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NED SHUTER (d. 1776)

GARRICK pronounced NED SHUTER to be the greatest comic genius he had ever known. He was the original Old Hardcastle and Sir Anthony Absolute, Papillon in "The Liar," and Justice Woodcock in "Love in a Village." Strange to say, he was a follower of Whitefield's, a constant attendant at the Tottenham Court Road Chapel, and divided his time pretty equally between drinking, playing, and praying; when drunk he could scarcely be restrained from going into the fields and preaching upon original sin and regeneration. Tate Wilkinson, who was a hanger-on upon Shuter, relates how he used to accompany him on Sunday mornings at six to the Tottenham Court Road Chapel; at ten to another meeting-house in Long Acre; at eleven back to Whitefield's chapel; at three to some other; and in the evening to Moorfields. He was very liberal to the Whitefieldites, and it is said that Whitefield himself, although a bitter denouncer of all persons and things dramatic, on the occasion of Shuter's benefit recommended the congregation to attend the theater for once, on that night only.

His first appearance was at Covent Garden in 1745, as "The Schoolboy," for the benefit of an actor named Chapman, and he was so young that he was announced in the bills as "Master Shuter," as he was in those of Drury Lane a twelvemonth afterwards. He died November 1st, 1776. His last performance was Falstaff, for his own benefit, in the preceding May; but between the bottle and the tabernacle his faculties were nearly gone. "He was more bewildered in his brain," says Wilkinson, "by wishing to acquire imaginary grace than by all his drinking; like Mawworm he believed he had a call." In his reasonable moments he was a lively, shrewd companion, full of originality, whim, and humor; all he said and did was his own, for it was with difficulty he could read his parts, and he could just sign his name and no more; but he was the delight of all who knew him on or off the stage. John Taylor relates how he and his father dined and passed an evening with him at the "Blue Posts" Tavern in Russell Street, and how all the people in the neighboring boxes could do nothing but listen to his comic stories and bon-mots. Another time they were at some gardens, when the people gathered together in such crowds to hear his humorous sallies, that the waiters could not move about to serve. "No person thought of retiring while Shuter remained, and I remember seeing him in the midst of his friends, as if he were the monarch of merriment." He was equally a favorite with the most distinguished people in the realm. It is related that one night two of the royal princes came behind the scenes to have a chat with him. Their presence was anything but welcome on that occasion, as Shuter desired to study his part. "By Jove," he said suddenly, "the prompter has got my book; I must fetch it. Will your Royal Highness," addressing one of his visitors, "be so obliging as to hold my skull-cap to the fire?" "Oh, certainly, Shuter," replied the Prince. "And perhaps you, your Royal Highness," turning to the other, " will condescend to air my breeches while I am gone?" The second request was as cheerfully complied with as the first. Returning presently with another actor, and peeping through the keyhole, he saw his two visitors still engaged as he had left them, patiently awaiting his return.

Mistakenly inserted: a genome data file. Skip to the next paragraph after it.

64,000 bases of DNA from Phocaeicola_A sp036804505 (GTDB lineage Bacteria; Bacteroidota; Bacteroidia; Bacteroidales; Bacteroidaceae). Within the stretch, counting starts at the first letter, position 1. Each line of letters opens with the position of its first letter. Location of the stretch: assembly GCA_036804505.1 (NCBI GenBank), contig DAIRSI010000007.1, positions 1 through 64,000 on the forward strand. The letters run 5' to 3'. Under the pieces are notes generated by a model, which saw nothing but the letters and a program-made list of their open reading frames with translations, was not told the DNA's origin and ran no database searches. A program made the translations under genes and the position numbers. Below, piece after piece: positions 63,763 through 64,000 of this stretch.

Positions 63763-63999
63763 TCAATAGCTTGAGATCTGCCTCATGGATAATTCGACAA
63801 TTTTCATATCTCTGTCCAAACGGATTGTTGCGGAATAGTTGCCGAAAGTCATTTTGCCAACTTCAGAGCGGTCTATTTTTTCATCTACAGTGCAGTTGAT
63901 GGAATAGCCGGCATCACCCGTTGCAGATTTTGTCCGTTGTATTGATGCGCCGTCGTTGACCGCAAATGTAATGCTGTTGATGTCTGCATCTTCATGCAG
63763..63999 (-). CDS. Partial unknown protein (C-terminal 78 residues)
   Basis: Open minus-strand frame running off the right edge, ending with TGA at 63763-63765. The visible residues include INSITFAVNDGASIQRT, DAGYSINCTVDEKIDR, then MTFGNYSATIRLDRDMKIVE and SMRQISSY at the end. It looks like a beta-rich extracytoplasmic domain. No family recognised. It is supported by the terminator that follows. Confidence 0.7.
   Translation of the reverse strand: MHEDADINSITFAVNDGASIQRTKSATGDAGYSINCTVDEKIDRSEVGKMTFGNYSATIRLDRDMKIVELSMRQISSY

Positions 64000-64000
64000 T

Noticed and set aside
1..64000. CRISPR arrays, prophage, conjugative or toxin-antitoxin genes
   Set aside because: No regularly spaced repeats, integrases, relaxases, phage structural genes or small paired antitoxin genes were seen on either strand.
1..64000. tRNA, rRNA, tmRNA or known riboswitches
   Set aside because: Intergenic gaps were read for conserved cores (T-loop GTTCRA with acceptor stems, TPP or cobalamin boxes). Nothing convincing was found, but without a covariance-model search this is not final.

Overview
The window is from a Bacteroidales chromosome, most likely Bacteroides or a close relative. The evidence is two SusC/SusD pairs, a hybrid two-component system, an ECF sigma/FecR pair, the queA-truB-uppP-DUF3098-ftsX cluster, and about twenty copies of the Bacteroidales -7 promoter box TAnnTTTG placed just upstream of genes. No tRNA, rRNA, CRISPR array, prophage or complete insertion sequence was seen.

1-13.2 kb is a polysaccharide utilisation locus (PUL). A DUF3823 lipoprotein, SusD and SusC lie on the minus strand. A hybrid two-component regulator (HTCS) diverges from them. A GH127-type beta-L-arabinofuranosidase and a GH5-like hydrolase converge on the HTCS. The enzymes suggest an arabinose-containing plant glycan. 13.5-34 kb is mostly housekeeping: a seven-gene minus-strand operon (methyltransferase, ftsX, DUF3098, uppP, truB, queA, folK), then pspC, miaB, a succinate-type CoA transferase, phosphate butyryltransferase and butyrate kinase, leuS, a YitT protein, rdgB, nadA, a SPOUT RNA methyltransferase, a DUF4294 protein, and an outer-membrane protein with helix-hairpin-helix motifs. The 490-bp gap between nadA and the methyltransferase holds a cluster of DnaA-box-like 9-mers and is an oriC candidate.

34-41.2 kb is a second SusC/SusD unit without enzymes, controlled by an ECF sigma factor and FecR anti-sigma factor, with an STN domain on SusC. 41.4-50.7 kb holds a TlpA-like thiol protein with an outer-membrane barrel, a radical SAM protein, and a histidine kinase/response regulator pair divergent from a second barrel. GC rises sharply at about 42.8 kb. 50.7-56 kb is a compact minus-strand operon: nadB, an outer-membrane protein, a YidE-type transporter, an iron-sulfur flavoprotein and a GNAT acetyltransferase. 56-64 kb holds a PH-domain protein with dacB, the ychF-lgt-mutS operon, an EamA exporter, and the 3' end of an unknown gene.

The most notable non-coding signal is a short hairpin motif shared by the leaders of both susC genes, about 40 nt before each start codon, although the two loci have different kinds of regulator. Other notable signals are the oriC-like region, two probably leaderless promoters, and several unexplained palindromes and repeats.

This article was originally published in English Actors: From Shakespeare to Macready. New York: Henry Holt and Co., 1879.


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